Roy and Leon enter the eye manufacturing laboratory of Chew (James Hong); under interrogation, Chew directs them to J.F. Sebastian (William Sanderson) as their best chance of meeting Tyrell. Rachael visits Deckard at his apartment to prove her humanity to him, showing him a family photo. She leaves in tears after Deckard tells her that her memories are implants. Pris meets J.F. Sebastian at his apartment in the Bradbury Building where he lives with his manufactured companions. Deckard finds an image of Zhora in Leon’s photos.
Deckard goes to an area of the city where genetically engineered animals are sold to analyze a scale found in Leon’s bathroom, learning that it came from a snake made by Abdul Ben Hassan (Ben Astar). Hassan directs Deckard to a strip club where Zhora works. Deckard “retires” Zhora, whose death takes place in slow motion as she struggles to flee. Deckard meets with Bryant shortly after and is told to add Rachael to his list of retirements, as she has disappeared from the Tyrell Corporation headquarters. Deckard spots Rachael in the crowd but is attacked by Leon. Rachael saves Deckard by killing Leon, and the two return to Deckard’s apartment, where he prevents Rachael from leaving and gets her to say she wants to have sex with him.
Roy arrives at Sebastian’s apartment and tells Pris they are the only ones left. They gain Sebastian’s help after explaining their plight. Roy discovers that Sebastian is suffering from a genetic disorder that accelerates his aging. Under the pretext of Sebastian informing Tyrell of a winning move in a game of correspondence chess that they are playing, Roy and Sebastian enter Tyrell’s penthouse. Roy demands an extension to his lifespan from his maker. Tyrell explains that Tyrell Corporation never found a way to accomplish this. Roy asks absolution for his sins, confessing that he has done “questionable things”. Tyrell dismisses Roy’s guilt, praising Roy’s advanced design and his accomplishments. He tells Roy to “revel in his time”, to which Roy comments “Nothing the god of biomechanics wouldn’t let you into heaven for”. Roy then holds Tyrell’s head in his hands, gives him a kiss, and kills him. Sebastian runs for the elevator, with Roy following. Roy rides the elevator down alone, and Sebastian is not seen again.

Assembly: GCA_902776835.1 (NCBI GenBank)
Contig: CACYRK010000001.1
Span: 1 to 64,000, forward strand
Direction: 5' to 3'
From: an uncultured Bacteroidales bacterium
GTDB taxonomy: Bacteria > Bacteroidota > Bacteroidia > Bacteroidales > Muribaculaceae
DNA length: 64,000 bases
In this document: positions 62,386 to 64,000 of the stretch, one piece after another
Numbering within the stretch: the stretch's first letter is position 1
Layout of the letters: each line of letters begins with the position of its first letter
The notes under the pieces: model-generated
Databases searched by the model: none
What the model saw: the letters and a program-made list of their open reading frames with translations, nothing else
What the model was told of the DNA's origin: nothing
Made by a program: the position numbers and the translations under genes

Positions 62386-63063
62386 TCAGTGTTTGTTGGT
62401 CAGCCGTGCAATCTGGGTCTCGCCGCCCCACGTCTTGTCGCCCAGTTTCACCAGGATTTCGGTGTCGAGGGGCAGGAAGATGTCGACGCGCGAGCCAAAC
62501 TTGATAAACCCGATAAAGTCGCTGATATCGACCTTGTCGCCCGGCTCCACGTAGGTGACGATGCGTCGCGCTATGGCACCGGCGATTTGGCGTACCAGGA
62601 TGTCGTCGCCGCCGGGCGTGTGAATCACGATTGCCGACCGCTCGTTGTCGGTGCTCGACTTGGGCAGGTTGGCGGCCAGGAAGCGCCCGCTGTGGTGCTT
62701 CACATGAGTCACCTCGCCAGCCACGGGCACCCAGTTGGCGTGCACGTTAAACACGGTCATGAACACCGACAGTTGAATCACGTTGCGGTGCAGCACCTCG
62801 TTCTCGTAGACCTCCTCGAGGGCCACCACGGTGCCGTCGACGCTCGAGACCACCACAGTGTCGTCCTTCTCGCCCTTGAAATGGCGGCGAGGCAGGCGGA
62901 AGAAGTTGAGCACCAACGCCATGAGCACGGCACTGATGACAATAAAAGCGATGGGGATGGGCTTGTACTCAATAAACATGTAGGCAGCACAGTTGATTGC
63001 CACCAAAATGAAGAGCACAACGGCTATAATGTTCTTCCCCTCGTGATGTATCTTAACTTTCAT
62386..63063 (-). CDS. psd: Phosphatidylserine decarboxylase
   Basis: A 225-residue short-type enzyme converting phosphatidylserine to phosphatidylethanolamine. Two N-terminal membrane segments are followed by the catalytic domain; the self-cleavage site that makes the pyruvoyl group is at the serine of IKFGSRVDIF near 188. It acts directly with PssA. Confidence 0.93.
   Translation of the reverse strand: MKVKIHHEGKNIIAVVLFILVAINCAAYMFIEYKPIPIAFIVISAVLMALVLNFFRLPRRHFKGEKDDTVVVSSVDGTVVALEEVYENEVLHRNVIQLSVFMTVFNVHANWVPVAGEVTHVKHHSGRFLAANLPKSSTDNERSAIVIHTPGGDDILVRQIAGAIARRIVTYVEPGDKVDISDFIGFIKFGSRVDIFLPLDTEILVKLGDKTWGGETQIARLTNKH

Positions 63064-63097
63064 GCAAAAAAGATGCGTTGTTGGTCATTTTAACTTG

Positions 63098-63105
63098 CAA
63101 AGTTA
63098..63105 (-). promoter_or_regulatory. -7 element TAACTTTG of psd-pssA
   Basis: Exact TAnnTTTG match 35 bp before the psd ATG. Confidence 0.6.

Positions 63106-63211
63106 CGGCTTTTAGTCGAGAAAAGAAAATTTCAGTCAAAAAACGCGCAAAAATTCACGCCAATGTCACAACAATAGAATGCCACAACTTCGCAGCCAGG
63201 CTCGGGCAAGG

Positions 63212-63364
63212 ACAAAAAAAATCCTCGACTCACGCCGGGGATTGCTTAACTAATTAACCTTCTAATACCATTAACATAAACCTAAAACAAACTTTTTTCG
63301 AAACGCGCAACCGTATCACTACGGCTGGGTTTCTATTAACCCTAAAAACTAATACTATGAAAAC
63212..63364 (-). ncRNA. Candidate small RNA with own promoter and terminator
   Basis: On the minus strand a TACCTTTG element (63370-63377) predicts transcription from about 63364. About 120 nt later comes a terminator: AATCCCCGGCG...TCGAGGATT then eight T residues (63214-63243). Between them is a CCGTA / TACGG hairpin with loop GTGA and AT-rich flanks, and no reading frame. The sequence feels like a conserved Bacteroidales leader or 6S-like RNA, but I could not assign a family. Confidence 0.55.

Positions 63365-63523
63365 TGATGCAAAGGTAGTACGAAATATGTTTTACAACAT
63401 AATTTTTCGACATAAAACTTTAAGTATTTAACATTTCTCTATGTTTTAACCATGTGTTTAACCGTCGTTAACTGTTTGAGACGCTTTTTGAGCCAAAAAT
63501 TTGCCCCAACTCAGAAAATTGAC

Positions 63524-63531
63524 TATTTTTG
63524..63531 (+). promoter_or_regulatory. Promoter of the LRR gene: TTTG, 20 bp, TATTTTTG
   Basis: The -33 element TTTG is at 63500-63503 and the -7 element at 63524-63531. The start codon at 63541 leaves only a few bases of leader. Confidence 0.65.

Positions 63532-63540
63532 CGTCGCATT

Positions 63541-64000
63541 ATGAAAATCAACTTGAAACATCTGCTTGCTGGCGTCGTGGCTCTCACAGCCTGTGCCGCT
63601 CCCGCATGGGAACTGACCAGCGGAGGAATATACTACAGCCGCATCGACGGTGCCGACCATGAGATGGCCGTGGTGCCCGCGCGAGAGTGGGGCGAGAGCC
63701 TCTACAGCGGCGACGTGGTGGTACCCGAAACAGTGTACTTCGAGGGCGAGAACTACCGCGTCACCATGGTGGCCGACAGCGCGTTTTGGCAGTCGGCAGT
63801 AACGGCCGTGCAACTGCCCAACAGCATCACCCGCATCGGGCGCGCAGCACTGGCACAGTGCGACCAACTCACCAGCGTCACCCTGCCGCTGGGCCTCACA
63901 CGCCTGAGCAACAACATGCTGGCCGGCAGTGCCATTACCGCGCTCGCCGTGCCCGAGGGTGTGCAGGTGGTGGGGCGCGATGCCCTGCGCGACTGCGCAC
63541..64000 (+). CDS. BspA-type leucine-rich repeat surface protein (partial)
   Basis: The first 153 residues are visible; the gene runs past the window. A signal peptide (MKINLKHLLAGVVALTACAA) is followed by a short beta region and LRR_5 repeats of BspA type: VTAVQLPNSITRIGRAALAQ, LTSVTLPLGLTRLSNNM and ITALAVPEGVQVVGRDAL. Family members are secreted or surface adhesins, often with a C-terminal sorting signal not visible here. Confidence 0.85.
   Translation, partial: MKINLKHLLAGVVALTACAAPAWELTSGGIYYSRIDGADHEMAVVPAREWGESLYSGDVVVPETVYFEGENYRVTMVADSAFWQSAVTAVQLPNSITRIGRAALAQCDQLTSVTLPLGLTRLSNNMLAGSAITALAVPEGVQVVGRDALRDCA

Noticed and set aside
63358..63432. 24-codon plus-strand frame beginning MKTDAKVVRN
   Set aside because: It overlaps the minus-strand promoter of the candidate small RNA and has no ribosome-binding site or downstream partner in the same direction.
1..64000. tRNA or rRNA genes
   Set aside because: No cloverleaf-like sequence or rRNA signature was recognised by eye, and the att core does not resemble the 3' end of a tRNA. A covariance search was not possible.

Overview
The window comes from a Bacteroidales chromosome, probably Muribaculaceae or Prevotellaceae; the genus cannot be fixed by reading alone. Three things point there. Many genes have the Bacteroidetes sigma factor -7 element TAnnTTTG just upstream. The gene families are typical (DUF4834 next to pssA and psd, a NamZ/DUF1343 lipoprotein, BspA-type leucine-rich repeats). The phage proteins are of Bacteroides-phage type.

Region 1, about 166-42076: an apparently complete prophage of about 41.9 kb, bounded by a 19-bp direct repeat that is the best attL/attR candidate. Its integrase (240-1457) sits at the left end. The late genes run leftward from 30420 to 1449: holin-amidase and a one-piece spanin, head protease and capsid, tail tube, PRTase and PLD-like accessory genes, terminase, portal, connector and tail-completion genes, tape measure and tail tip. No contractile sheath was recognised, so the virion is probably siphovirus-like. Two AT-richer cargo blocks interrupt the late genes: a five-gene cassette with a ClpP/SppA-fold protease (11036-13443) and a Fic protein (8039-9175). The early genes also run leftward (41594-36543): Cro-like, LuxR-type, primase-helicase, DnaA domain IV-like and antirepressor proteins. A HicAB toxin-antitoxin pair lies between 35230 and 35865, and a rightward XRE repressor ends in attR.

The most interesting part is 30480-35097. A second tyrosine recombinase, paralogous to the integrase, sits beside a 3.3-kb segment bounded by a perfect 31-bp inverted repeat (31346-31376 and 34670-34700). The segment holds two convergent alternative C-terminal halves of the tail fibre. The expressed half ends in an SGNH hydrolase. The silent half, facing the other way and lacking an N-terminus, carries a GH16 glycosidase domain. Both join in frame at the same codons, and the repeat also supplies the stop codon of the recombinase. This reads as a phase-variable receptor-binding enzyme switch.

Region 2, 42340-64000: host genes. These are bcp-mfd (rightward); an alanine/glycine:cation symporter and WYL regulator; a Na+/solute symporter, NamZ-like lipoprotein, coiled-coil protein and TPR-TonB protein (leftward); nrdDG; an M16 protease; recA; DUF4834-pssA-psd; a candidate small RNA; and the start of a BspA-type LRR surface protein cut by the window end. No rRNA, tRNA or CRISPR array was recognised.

Deckard arrives at Sebastian’s apartment and is ambushed by Pris. He retires her just as Roy returns. Roy punches through a wall, grabbing Deckard’s right arm, and breaks two of his fingers in retaliation for Zhora and Pris. Roy releases Deckard and gives him time to run before he begins hunting him through the Bradbury Building. The symptoms of Roy’s limited lifespan worsen and his right hand begins failing; he jabs a nail through it to regain control. Roy forces Deckard to the roof. As Deckard attempts to escape Roy, he leaps across to another building but falls short and ends up hanging from a rain-slicked girder. As Deckard loses his grip, Roy, having made the same leap effortlessly, seizes his arm and hauls him onto the roof. As Roy’s life ends, he delivers a soliloquy on his life “I’ve seen things you people wouldn’t believe: Attack ships on fire off the shoulder of Orion; I’ve watched c-beams glitter in the dark near the Tannhauser Gate. All those moments will be lost in time; like tears in rain. Time to die.”
Gaff arrives and shouts over to Deckard, “It’s too bad she won’t live; but then again, who does?” Deckard returns to his apartment to find Rachael alive. As they leave, Deckard finds an origami unicorn, a calling card left by Gaff. Depending on the version, the film ends with Deckard and Rachael either leaving the apartment block to an uncertain future or driving through an idyllic pastoral landscape.